The School Teachers' Review Body has backed the Government's argument that the pound;10 million-a-year system of externally assessing threshold applications should be dismantled.
Instead, the 25,000 teachers who can apply to cross the threshold each year and earn upwards of pound;29,385 will have their suitability checked according to school performance management systems.
As predicted by The TES last week, the review body is backing the agreement reached between the Government, employers and the majority of teaching unions on changes to the upper pay scale and the establishment of a new "excellent teachers scheme" with a salary of more than pound;35,000.
The review body had envisaged the external checks carried out by Cambridge Education Associates continuing until September next year. But Charles Clarke, Education Secretary, wants the new system to start by September.
The National Union of Teachers has warned that abandoning the system may leave teachers' vulnerable to subjective decisions. Recent figures show that under the current system a quarter of teachers requesting an external review had their threshold decision overturned.
The review body has recommended that the Government work with unions and employers to maintain the quality of threshold decision-making and introduce external checks on schools' overall performance management systems. It also calls on the Government to ensure that all heads are trained on linking pay and performance and that there is a "satisfactory appeal route" for pay decisions, including an "independent element".
This was welcomed by the National Association of Schoolmasters Union of Women Teachers. But the NUT said that while the decision was welcome, an independent appeals system was not enough. External assessment had helped to maintain fairness in the system, protected both heads and teachers applying for the threshold, and should be maintained, it said.
John Dunford, general secretary of the Secondary Heads Association, said:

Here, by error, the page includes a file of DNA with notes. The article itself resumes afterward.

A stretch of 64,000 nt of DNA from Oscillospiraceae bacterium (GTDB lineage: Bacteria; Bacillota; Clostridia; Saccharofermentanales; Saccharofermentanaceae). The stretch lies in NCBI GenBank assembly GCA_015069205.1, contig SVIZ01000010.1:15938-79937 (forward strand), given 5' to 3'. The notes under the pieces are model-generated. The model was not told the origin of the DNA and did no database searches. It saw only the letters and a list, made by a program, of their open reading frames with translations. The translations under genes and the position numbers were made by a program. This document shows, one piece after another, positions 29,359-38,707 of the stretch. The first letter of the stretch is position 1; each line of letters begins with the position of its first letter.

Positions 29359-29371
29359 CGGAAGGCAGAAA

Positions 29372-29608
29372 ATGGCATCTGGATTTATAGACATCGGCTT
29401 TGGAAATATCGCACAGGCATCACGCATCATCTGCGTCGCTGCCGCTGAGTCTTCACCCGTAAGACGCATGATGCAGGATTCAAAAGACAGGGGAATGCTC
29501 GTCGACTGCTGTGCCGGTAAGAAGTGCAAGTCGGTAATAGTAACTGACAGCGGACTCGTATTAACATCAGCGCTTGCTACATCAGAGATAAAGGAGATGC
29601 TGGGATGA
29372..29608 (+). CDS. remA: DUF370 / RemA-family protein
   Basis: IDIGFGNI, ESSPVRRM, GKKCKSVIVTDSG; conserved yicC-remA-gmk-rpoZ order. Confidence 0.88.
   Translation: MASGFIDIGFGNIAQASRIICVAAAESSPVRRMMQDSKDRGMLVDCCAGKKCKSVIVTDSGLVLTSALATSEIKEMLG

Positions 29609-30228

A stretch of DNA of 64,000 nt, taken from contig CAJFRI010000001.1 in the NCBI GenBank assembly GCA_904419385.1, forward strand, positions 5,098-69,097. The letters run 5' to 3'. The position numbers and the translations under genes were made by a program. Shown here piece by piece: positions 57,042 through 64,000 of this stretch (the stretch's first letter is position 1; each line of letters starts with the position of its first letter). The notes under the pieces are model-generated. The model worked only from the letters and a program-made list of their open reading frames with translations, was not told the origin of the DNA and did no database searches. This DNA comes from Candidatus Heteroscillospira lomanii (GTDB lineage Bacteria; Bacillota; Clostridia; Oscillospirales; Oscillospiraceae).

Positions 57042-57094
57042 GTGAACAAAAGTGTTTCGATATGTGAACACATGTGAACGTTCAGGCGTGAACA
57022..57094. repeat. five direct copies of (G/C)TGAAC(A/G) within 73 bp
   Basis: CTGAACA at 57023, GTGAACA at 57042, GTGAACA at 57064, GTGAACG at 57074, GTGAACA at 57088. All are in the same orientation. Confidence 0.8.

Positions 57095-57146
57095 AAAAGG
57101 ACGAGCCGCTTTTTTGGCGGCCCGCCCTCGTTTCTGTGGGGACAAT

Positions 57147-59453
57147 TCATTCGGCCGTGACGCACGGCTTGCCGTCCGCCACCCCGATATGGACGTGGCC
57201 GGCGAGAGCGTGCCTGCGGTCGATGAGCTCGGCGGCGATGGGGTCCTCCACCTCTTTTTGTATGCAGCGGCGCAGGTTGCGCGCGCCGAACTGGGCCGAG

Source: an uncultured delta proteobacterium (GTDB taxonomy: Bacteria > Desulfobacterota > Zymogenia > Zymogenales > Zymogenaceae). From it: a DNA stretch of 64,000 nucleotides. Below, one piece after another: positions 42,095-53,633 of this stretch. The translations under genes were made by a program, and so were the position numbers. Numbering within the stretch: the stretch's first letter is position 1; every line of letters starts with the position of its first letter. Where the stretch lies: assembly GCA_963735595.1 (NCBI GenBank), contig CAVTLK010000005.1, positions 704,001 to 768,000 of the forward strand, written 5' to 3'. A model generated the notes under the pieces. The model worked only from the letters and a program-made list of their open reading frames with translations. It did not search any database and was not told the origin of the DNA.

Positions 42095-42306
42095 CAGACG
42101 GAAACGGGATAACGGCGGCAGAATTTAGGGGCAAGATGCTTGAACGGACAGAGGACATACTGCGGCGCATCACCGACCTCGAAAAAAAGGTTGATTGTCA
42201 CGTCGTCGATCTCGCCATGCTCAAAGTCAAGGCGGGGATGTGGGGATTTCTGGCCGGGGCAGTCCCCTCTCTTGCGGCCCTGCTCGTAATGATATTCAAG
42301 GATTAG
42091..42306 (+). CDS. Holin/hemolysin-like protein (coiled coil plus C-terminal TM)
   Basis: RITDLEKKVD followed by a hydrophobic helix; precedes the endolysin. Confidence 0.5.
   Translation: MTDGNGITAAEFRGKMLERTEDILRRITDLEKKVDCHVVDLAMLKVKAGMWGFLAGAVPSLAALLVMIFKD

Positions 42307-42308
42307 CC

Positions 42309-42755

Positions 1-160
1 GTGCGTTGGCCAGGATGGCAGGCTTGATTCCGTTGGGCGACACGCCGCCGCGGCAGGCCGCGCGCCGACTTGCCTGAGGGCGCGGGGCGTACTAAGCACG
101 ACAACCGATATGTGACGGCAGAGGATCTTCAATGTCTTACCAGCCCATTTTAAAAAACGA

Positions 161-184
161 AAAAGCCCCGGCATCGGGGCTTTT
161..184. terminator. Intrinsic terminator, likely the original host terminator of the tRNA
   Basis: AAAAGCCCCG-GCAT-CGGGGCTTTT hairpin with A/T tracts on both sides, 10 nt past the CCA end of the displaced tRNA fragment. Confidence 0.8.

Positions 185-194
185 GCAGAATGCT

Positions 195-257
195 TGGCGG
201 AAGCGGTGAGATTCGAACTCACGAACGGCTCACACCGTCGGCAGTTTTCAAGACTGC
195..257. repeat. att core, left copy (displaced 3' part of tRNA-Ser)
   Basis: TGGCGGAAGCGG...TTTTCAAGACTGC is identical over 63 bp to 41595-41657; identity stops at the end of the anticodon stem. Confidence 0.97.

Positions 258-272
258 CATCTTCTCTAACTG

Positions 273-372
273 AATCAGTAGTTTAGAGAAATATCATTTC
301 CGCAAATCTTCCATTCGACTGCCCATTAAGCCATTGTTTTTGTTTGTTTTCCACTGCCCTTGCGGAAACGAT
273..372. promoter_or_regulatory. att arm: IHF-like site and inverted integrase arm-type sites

"The Government does not need to spend scarce education funds on the continuation of external assessment."
The review body has called for advanced skills teachers' (AST) pay to be improved by moving the pay scale so that it runs parallel to the first 18 points of the leadership group scale. This would initially cost pound;1.5 million and would not alter salaries at the top end of the AST scale. But at current pay levels, ASTs at the very bottom of the scale would receive an extra pound;1,659.
Diana Collins, a languages teacher at St Marys' RC College, Hull, on level 16 of the current AST scale, said that the move was good thing for teachers lower down the scale. But it did not address her main issue with the scheme which was its lack of security. "Because it is renewable, you don't know whether you will be able to continue on the same pay or not," she said.
The review body has backed the deal to replace levels 4 and 5 of the upper pay scale with an excellent teachers' scheme, only expected to be available to around 20 per cent of teachers on level 3.
The agreement, which will allow a substantial majority of teachers to progress to level 3 of the upper pay scale (pound;31,602 from April), has been signed up to by all major teaching unions, except the NUT which condemned it as a "betrayal".